Bundling of Microsoft Windows
||This article has multiple issues. Please help improve it or discuss these issues on the talk page.
Bundling of Microsoft Windows is when computers have been installed with Microsoft Windows before purchase. Microsoft encourages original equipment manufacturers (OEMs) of personal computers to include Windows licenses with their products, and agreements between Microsoft and OEMs have undergone antitrust scrutiny. Users opposed to the bundling of Microsoft Windows have sought refunds for Windows licenses, and although some customers have successfully obtained payments (in some cases after litigation or lengthy negotiations), others have been less successful.
The "Windows tax"
A common complaint comes from those who want to purchase a computer without a copy of Windows pre-installed and without paying extra for the license either so that another operating system can be used or because a license was already acquired elsewhere, such as through the MSDN Academic Alliance program. Microsoft encourages original equipment manufacturers (OEMs) to supply computers with Windows pre-installed by presenting their dominance in computer sales, engaging in private agreements and arguing that consumers benefit by not having to install an operating system. Because the price of the license varies depending on discounts given to the OEM and because there is no similar computer that the OEM offers without Windows, there is no immediate way to find the size of the refund. In 2009, Microsoft stated that it has always charged OEMs about $50 for a Windows license on a $1,000 computer.
While it is possible to obtain a computer with no or free operating systems, virtually all large computer vendors continue to bundle Microsoft Windows with the majority of the personal computers in their ranges. The claimed increase in the price of a computer resulting from the inclusion of a Windows license has been called the "Windows tax" or "Microsoft tax" by opposing computer users. The Findings of Fact in the United States Microsoft antitrust case of 1998 established that "One of the ways Microsoft combats piracy is by advising OEMs that they will be charged a higher price for Windows unless they drastically limit the number of PCs that they sell without an operating system pre-installed. In 1998, all major OEMs agreed to this restriction." Microsoft also once assessed license fees based on the number of computers an OEM sold, regardless of whether a Windows license was included; Microsoft was forced to end this practice due to a consent decree. The decree, entered into in 1994, barred Microsoft from conditioning the availability of Windows licenses or varying their prices based on whether OEMs distributed other operating systems; author Wendy Goldman Rohm said that the decree was effective in allowing Dell and HP to offer Linux computers. In 2010, Microsoft stated that its agreements with OEMs to distribute Windows are nonexclusive, and OEMs are free to distribute computers with a different operating system or without any operating system.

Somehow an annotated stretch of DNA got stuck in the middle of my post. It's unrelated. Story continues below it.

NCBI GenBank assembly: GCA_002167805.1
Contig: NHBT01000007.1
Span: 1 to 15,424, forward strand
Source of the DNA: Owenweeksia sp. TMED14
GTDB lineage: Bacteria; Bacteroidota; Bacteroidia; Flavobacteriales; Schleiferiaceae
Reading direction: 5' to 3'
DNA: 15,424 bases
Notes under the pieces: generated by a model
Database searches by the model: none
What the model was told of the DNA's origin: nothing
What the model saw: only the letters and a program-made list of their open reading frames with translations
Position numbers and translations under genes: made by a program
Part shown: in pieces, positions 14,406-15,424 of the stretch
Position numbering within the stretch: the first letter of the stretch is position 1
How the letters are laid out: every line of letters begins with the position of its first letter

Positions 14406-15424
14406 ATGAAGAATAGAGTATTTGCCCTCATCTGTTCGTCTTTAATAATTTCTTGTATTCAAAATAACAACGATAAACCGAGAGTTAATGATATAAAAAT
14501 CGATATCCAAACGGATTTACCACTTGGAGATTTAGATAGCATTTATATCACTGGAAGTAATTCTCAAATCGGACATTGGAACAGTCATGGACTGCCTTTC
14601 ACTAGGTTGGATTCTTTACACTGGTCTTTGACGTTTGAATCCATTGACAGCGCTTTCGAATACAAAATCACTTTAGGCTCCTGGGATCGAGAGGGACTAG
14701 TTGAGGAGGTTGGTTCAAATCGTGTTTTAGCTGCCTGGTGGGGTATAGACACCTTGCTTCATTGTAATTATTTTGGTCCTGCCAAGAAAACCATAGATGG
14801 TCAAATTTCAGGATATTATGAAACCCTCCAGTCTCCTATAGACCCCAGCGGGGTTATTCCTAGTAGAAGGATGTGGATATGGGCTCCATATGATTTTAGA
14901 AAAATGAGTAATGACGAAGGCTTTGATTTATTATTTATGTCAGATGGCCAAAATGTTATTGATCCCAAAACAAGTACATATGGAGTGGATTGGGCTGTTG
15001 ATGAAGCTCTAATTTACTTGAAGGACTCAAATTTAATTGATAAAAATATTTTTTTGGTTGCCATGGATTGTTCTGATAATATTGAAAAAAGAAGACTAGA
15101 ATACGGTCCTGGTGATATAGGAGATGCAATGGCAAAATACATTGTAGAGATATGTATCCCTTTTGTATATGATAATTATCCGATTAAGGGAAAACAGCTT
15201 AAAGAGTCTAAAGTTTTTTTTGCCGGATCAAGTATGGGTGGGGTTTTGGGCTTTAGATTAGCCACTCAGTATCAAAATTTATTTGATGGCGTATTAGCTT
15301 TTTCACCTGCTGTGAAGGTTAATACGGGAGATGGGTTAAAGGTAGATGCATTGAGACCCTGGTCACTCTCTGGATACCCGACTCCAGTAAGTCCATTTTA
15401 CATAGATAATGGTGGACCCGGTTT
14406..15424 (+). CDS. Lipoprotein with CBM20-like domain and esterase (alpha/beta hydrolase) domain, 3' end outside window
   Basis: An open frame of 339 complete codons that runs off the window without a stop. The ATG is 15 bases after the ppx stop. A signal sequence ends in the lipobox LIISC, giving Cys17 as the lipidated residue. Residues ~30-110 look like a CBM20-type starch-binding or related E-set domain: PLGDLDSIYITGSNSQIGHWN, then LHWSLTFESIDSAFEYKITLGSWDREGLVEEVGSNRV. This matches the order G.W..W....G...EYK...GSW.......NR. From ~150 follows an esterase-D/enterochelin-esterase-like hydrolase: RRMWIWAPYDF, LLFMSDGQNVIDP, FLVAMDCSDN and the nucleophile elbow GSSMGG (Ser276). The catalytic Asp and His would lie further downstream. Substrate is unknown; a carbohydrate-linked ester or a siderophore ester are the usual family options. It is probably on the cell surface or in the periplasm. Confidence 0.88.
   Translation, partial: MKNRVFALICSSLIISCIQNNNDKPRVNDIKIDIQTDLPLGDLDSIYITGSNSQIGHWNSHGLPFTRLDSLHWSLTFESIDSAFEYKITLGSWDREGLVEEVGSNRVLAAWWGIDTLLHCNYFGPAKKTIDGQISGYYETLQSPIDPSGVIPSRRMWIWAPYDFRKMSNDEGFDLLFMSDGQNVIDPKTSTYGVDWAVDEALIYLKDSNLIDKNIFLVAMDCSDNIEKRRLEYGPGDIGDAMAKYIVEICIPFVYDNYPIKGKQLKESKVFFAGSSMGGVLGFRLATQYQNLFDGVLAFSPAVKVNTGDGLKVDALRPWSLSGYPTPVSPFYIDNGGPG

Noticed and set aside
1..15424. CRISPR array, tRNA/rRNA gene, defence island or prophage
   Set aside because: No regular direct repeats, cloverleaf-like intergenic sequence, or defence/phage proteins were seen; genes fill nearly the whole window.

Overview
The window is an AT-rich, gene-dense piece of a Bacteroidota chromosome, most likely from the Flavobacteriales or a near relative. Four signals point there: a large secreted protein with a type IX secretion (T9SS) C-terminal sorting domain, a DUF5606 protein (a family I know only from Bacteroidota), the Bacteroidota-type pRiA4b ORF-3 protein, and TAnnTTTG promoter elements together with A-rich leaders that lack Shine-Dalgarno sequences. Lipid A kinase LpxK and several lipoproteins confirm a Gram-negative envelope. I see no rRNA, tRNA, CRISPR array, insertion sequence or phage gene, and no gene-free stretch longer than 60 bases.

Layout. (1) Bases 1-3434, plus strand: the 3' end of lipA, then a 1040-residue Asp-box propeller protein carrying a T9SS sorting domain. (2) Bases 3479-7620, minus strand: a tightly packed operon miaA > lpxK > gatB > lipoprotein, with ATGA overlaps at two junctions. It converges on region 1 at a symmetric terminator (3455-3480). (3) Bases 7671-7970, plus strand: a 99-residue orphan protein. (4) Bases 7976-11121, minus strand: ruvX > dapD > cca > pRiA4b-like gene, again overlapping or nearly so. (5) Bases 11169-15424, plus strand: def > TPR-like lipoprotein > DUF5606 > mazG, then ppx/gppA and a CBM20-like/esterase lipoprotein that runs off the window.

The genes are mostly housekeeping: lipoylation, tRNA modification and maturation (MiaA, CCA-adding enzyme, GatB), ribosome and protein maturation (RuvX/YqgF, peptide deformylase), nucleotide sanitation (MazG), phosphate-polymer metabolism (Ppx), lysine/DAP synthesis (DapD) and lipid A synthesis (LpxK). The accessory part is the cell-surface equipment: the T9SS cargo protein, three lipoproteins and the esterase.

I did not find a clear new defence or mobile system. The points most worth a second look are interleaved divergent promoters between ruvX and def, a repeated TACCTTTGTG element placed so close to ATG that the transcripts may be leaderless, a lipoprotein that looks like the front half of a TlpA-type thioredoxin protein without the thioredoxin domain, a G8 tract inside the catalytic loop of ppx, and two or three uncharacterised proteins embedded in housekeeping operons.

Users can avoid the "Windows tax" altogether by assembling a computer from individually purchased parts or purchasing a computer from an OEM that does not bundle Windows. Some smaller OEMs and larger retail chains such as System76 have taken to specializing in Linux-based systems to their advantage from major suppliers' paucity of non-Windows offerings. Some Linux distributors also run 'partnership' programs to endorse suppliers of machines with their system pre-installed.
Boot locking concerns
Microsoft requires that OEMs support UEFI secure boot on their products to qualify for the Windows 8 Logo Program. Concerns have been raised that OEMs might ship systems that do not to allow users to disable secure boot or install signing keys for alternative operating systems. Such computers would be unable to boot any non-Windows operating system (unless that operating system was signed and its keys included with the computer), further complicating the issue of Windows refunds. While Microsoft claims the OEMs would be free to decide which keys to include and how to manage them, competing OS vendors' relative lack of influence on the desktop OS market compared to Microsoft might mean that, even if signed versions of their operating systems were available, they might face difficulties getting hardware vendors to include their keys, especially if end users won't be able to manage those keys themselves. Boot locking is now required for ARM devices.